Nirvana, the Red Hot Chili Peppers, Bob Dylan, Eminem, Lou Reed, Stevie Ray Vaughan; the list sounds like the lineup for one hell of a great music festival. But it's actually just a small sampling of the legendary artists who have taken the stage at Saint Andrew's Hall, as the building marks its 30th anniversary as a concert venue. More to its credit, the hall isn't a huge venue, so many of those classic acts played to just around 800 people at Saint Andrew's before they became superstars. "It's an intimate setting," says former hall owner Amir Daiza. "When a band goes up there and plays up there, that gives them more energy to give a great performance. The music, the artists, the performers—that's what made it."
The hall's history goes back long before Dylan, Reed or any of those other luminaries were even born. It was originally home to the Saint Andrew's Society, an organization for Detroiters of Scottish heritage. The Society began constructing the building at 431 E. Congress in August of 1907. Even back then, the hall's three floors were often used for musical events. "The Burns Room was always used for music, but it was typically used for bagpipe concerts," says former hall owner Blair McGowan. "The ballroom typically was a room that was used for music and the basement was originally used as a social center."
McGowan has just two words for what led him and a group of four partners to lease the space in 1979 for a concert venue. "Horse sense," he says. "The architecture and the location were there, and we had to create an atmosphere for the spirit to grow." McGowan and his crew wound up doing some work on the hall to get it ready for its new era. "We tried to follow the lead of the architect that had done the work in 1907," McGowan says. "We simply restored the work that was already there."
After those restorations, one of the first major acts to perform was R&B singer Evelyn "Champagne" King. Dianna Frank was one of the people right in the thick of those early performances, working as the hall's house DJ from day one (and later stepping up to manage the venue). "It was not terribly spectacular, but it was exciting to have a new club opening," she says. "I don't think any of us envisioned that it would turn out to be the club it is."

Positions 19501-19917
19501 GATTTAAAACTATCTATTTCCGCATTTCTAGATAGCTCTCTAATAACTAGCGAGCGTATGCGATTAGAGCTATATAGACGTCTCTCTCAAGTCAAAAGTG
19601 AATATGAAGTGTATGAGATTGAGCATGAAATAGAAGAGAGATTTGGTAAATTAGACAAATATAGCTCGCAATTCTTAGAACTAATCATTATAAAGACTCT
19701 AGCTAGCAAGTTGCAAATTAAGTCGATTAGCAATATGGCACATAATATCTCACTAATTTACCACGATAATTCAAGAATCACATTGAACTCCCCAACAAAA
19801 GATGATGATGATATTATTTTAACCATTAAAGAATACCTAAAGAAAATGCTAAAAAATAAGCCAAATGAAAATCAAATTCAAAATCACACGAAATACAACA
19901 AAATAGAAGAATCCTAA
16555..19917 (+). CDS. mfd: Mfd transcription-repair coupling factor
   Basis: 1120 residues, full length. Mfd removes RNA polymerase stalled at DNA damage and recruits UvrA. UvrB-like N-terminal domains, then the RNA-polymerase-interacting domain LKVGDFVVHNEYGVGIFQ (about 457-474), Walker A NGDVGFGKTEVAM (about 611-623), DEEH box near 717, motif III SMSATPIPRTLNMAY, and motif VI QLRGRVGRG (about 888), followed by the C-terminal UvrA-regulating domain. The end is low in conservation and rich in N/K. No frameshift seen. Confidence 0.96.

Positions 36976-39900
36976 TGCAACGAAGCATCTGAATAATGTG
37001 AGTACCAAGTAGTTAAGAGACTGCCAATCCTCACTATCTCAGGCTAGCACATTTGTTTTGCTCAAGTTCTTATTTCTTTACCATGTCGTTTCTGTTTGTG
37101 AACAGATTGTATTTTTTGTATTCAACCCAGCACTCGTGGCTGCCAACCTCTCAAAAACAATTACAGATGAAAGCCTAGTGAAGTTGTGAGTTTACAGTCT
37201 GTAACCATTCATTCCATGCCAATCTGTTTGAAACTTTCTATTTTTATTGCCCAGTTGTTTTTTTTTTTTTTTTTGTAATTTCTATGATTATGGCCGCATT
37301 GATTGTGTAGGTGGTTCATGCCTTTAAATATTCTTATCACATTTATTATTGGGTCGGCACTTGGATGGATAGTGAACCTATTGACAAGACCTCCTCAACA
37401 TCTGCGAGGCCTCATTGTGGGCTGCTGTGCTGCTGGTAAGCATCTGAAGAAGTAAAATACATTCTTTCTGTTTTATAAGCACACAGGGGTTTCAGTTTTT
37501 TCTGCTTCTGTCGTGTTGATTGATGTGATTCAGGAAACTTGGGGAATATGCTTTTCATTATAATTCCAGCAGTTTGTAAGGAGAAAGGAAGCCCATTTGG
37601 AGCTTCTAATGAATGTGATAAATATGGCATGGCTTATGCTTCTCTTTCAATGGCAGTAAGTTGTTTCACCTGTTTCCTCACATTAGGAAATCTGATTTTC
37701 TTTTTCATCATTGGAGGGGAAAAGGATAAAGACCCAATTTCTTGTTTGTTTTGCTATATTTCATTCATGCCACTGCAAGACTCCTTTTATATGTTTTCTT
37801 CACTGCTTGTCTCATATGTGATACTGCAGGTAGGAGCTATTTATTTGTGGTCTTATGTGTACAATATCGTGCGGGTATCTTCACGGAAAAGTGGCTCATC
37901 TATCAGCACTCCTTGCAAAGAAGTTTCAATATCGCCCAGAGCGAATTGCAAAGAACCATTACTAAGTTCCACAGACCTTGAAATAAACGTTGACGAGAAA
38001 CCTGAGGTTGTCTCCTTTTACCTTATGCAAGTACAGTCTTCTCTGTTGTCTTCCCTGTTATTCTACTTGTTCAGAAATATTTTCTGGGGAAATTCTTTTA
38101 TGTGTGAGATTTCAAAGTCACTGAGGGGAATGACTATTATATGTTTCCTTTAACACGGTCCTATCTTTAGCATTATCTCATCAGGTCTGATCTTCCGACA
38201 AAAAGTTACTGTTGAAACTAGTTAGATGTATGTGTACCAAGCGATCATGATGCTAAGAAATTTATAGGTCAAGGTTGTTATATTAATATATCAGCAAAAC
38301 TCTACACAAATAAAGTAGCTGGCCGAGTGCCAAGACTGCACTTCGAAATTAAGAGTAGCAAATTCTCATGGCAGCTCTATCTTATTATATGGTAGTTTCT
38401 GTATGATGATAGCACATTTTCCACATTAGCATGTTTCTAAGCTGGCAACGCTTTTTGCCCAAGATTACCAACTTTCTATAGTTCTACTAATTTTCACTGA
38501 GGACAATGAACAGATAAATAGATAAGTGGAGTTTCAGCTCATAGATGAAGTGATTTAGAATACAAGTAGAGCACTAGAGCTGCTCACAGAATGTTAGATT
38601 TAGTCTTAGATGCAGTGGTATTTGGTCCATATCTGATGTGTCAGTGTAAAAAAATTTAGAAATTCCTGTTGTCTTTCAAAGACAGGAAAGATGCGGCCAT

As the new venue gathered steam in the mid- to late '80s, it entered a vibrant decade or so fondly remembered by those who were around at the time; Frank describes it as "the glory years." "They took a lot of chances on a lot of oddball stuff," she says. "It wasn't just a weekend place. There were time periods when you could pretty much go every day and see a different band." The hall's current manager, Mike Danner, recalls attending a lot of those shows before he started working for Saint Andrew's. "Back in the day, we owned the city," he says. "Over 400 shows a year."
One of the main players responsible for that busy booking schedule was former manager Perry Lavoisne, who worked his way up from a high-school job mopping floors at the hall. Despite the hall's success during his tenure, Lavoisne is modest on the subject. "I was lucky that there were two talent buyers that had laid the foundation for that kind of mentality," he says. "The only thing I contributed to it was I was just way more aggressive." Daiza, who started out as a promoter for Saint Andrew's, says this busy era was also pushed along by a lot of old-fashioned street-team work. "We were target marketing before the target-marketing phrase was the hip thing to do," he says. "It was all street promotion. Today, that's called the Internet." For Daiza and his fellow promoters, it was all a labor of love. "It's a 24/7 love of the business," he says. "That's what this is. If you don't care about the music, you're not going to make it."